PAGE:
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Rabbit Obesity a Growing Trend

In our culture today most of us are struggling with our weight.  Since our pets live so close to us it is no wonder they are experiencing the same problems.  For the past several years dog and cat obesity has been widely recognized.  

The online newspaper Adelaide Now recently featured a vet in Australia that is trying to bring public attention to the issue of rabbit obesity.  And she has some unique solutions she's using in her practice!

The story from Adelaide Now:

"OVERFED rabbits are joining the ranks of the nation's obese pets and some are taking part in animal weight-loss programs to help shed excess fat.

Adelaide Animal Hospital veterinarian Dr David Mason said owners who feed their rabbits too many pellets and not enough grass and hay were mainly to blame. "Dogs and cats are still your main problem, but we're seeing rabbits and guinea pigs in the same boat," he said.

At the Glenside Veterinary Clinic, owners whose rabbits are carrying too much weight are given a new target for their pet to reach at weigh-ins and take part in a consultations about diet and exercise.

"If they've reached that target in a set period of time the owner gets their next vet visit for free," Dr Pin Needham, from the clinic, said.

Glenelg Veterinary Clinic veterinarian Dr Rebecca Nathan said there was no ideal weight range for rabbits because breed sizes, from small dwarf varieties to bigger types, such as New Zealand giant rabbits such as Patrick, pictured, varied dramatically.

"If they've got rolls around their neck and under their belly that's when you know you've got problems," Dr Nathan said."

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How about your buns?  Are your buns overweight, just right, or underweight?  How much pellet do you feed vs hay?  Leave your comments below!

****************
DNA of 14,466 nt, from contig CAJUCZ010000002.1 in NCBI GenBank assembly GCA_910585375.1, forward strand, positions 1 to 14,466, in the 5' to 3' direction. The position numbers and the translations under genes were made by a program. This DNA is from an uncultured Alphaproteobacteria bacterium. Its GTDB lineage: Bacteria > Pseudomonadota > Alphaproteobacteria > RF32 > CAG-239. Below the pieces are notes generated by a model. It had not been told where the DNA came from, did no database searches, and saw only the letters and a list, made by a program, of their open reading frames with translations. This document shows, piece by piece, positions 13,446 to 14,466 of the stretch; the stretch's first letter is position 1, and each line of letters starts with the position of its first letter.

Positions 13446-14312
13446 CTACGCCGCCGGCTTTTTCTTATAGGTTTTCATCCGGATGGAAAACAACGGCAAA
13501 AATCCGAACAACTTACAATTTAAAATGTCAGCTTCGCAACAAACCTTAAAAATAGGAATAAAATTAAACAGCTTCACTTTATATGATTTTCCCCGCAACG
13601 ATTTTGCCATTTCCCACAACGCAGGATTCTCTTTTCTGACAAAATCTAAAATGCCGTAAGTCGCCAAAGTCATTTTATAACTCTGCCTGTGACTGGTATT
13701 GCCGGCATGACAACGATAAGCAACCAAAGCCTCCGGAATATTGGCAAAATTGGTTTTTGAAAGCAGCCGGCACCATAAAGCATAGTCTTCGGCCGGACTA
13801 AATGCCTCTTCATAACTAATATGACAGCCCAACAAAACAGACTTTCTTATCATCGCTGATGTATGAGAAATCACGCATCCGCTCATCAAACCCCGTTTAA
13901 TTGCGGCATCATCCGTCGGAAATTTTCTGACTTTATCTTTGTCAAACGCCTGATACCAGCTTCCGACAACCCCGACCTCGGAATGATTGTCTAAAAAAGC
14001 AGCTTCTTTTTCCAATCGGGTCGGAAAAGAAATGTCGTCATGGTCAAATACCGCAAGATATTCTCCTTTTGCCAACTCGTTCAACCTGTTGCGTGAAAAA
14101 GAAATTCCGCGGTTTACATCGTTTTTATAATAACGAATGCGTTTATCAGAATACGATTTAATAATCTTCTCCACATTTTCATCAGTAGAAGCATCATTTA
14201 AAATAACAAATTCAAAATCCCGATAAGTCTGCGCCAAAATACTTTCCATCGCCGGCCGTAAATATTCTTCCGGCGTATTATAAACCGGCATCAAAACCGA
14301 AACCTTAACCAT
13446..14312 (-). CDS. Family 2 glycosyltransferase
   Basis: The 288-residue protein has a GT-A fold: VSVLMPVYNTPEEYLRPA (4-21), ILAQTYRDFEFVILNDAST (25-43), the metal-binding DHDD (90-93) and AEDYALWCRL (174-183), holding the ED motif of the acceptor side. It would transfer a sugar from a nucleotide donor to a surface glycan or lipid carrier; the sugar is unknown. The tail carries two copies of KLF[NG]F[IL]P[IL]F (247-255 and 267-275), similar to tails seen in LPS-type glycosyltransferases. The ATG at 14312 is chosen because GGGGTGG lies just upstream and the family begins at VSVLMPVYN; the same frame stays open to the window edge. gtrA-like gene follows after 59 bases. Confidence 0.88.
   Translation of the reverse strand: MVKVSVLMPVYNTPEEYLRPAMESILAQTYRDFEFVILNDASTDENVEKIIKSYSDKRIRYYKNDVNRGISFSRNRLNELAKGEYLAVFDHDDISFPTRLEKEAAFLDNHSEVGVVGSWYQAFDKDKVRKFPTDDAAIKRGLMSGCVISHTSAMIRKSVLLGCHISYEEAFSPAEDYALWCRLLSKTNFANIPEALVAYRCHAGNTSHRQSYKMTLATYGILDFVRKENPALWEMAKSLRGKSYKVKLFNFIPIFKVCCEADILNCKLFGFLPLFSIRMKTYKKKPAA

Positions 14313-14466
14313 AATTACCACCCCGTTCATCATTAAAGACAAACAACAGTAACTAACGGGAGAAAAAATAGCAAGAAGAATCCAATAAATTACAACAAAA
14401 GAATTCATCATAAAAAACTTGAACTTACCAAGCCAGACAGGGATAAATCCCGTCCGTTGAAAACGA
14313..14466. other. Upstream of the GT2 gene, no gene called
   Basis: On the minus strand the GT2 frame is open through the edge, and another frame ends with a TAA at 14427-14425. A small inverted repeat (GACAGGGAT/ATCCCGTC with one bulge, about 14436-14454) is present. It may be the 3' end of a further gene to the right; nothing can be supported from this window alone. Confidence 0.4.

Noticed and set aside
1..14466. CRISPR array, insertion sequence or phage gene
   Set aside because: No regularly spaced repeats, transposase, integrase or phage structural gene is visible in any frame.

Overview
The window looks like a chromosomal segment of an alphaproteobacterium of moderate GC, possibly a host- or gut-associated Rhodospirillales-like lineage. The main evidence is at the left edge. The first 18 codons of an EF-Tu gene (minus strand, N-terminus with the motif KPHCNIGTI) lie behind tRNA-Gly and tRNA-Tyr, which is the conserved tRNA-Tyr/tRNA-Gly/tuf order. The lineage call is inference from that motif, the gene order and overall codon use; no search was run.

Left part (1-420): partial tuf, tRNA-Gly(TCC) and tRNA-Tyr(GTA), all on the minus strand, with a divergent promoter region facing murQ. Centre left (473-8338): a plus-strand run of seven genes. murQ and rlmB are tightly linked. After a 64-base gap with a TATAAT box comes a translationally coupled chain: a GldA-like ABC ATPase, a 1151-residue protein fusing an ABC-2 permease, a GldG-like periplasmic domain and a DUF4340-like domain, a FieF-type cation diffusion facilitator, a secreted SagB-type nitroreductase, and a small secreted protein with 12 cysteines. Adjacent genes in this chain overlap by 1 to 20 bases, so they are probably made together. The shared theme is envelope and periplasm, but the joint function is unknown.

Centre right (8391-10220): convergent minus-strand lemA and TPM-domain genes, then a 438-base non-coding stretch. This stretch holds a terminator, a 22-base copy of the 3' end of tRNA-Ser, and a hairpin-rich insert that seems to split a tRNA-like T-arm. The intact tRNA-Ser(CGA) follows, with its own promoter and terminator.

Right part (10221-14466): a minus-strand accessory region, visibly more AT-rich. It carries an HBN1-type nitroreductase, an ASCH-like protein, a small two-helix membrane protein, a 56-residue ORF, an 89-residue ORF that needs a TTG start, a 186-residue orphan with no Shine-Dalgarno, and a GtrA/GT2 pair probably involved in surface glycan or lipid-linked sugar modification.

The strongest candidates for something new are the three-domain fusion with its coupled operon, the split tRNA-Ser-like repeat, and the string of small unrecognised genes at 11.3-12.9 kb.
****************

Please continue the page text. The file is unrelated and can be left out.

1. Angie Breeden Angie Breeden

    My Dot and Charlie get unlimited timothy hay, all kinds of greens 3 times a day (kale, wheatgrass, a fresh herb salad (I checked all the herbs and they are okay in this mix), dandelion greens,etc.  They do get pellets because my larger bun Charlie loses weight if he doesn't have them.  I offer them to Dot but she eats very little and maintains a good weight.  Don't change anything too fast though…wean them off.  My little Dot got bloat from a quick change in the diet.  (Honestly I think she was eating too little fiber and too much fancy mix from the petstore)  It was a costly lesson $700 at the vet and she almost didn't make it.  She is doing much bettter now 🙂

  2. Christina Christina

    We don't give pellets here either and all 4 buns do great on good hay (almost all grass, but I do look for a tiny bit of clover mixed in so they don't miss anyting from a lack of pellets) and a variety of organic produce.  One of my rescues was terribly overweight when I got her– like almost unrecognizable from the picture of her on petfinder!  When she came home with me though, it only took her a couple months to get down to a healthy weight eating all the hay she wanted and plenty of produce.

  3. Loni Loni

    My Lionhead gets 1/4 cup of timothy pellets in the morning, grass hay all day and about two cups of veggies at night.

  4. Loni Loni

    I forgot I only give 1/8 cup of pellets a day.

  5. Tiffany Tiffany

    Doesn’t the rabbit breed matter?